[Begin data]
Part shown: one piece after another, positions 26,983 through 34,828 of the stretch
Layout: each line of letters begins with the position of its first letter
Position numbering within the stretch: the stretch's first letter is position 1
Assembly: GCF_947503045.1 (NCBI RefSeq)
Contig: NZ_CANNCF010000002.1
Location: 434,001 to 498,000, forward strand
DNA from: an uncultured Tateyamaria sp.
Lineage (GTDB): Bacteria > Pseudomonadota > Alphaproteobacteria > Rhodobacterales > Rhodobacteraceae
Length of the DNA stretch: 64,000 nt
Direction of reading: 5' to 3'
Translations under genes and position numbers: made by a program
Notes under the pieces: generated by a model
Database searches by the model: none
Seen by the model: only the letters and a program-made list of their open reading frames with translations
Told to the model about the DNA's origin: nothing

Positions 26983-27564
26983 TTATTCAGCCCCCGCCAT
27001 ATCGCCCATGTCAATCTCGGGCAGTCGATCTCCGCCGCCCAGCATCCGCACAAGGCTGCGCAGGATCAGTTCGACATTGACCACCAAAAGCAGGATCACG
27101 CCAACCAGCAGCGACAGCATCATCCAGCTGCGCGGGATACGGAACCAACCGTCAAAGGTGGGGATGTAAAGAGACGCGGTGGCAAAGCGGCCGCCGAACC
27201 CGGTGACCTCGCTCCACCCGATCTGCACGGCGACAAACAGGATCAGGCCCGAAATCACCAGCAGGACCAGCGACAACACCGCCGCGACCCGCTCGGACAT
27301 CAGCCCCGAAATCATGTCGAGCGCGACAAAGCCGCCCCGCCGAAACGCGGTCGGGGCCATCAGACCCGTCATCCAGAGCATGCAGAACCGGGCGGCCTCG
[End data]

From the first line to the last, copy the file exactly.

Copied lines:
Part shown: one piece after another, positions 26,983 through 34,828 of the stretch
Layout: each line of letters begins with the position of its first letter
Position numbering within the stretch: the stretch's first letter is position 1
Assembly: GCF_947503045.1 (NCBI RefSeq)
Contig: NZ_CANNCF010000002.1
Location: 434,001 to 498,000, forward strand
DNA from: an uncultured Tateyamaria sp.
Lineage (GTDB): Bacteria > Pseudomonadota > Alphaproteobacteria > Rhodobacterales > Rhodobacteraceae
Length of the DNA stretch: 64,000 nt
Direction of reading: 5' to 3'
Translations under genes and position numbers: made by a program
Notes under the pieces: generated by a model
Database searches by the model: none
Seen by the model: only the letters and a program-made list of their open reading frames with translations
Told to the model about the DNA's origin: nothing

Positions 26983-27564
26983 TTATTCAGCCCCCGCCAT
27001 ATCGCCCATGTCAATCTCGGGCAGTCGATCTCCGCCGCCCAGCATCCGCACAAGGCTGCGCAGGATCAGTTCGACATTGACCACCAAAAGCAGGATCACG
27101 CCAACCAGCAGCGACAGCATCATCCAGCTGCGCGGGATACGGAACCAACCGTCAAAGGTGGGGATGTAAAGAGACGCGGTGGCAAAGCGGCCGCCGAACC
27201 CGGTGACCTCGCTCCACCCGATCTGCACGGCGACAAACAGGATCAGGCCCGAAATCACCAGCAGGACCAGCGACAACACCGCCGCGACCCGCTCGGACAT
27301 CAGCCCCGAAATCATGTCGAGCGCGACAAAGCCGCCCCGCCGAAACGCGGTCGGGGCCATCAGACCCGTCATCCAGAGCATGCAGAACCGGGCGGCCTCG